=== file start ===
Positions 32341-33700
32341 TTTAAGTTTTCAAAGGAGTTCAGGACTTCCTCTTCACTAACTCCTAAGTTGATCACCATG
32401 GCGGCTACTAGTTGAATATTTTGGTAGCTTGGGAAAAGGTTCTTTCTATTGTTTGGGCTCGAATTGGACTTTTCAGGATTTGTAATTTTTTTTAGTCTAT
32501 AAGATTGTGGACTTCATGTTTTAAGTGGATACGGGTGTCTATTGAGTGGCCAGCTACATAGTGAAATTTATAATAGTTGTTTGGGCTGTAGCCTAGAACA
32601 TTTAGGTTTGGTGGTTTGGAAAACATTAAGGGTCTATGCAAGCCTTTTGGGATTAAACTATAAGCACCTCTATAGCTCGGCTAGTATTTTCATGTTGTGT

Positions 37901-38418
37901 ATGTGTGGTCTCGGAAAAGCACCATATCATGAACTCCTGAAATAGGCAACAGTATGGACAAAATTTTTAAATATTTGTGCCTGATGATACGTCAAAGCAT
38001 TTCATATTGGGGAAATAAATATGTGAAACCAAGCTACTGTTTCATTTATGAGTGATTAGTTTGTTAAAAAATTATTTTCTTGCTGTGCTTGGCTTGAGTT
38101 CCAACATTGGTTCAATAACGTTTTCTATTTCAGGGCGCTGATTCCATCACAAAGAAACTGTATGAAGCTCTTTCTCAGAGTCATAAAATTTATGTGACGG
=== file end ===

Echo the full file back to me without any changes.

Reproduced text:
Positions 32341-33700
32341 TTTAAGTTTTCAAAGGAGTTCAGGACTTCCTCTTCACTAACTCCTAAGTTGATCACCATG
32401 GCGGCTACTAGTTGAATATTTTGGTAGCTTGGGAAAAGGTTCTTTCTATTGTTTGGGCTCGAATTGGACTTTTCAGGATTTGTAATTTTTTTTAGTCTAT
32501 AAGATTGTGGACTTCATGTTTTAAGTGGATACGGGTGTCTATTGAGTGGCCAGCTACATAGTGAAATTTATAATAGTTGTTTGGGCTGTAGCCTAGAACA
32601 TTTAGGTTTGGTGGTTTGGAAAACATTAAGGGTCTATGCAAGCCTTTTGGGATTAAACTATAAGCACCTCTATAGCTCGGCTAGTATTTTCATGTTGTGT

Positions 37901-38418
37901 ATGTGTGGTCTCGGAAAAGCACCATATCATGAACTCCTGAAATAGGCAACAGTATGGACAAAATTTTTAAATATTTGTGCCTGATGATACGTCAAAGCAT
38001 TTCATATTGGGGAAATAAATATGTGAAACCAAGCTACTGTTTCATTTATGAGTGATTAGTTTGTTAAAAAATTATTTTCTTGCTGTGCTTGGCTTGAGTT
38101 CCAACATTGGTTCAATAACGTTTTCTATTTCAGGGCGCTGATTCCATCACAAAGAAACTGTATGAAGCTCTTTCTCAGAGTCATAAAATTTATGTGACGG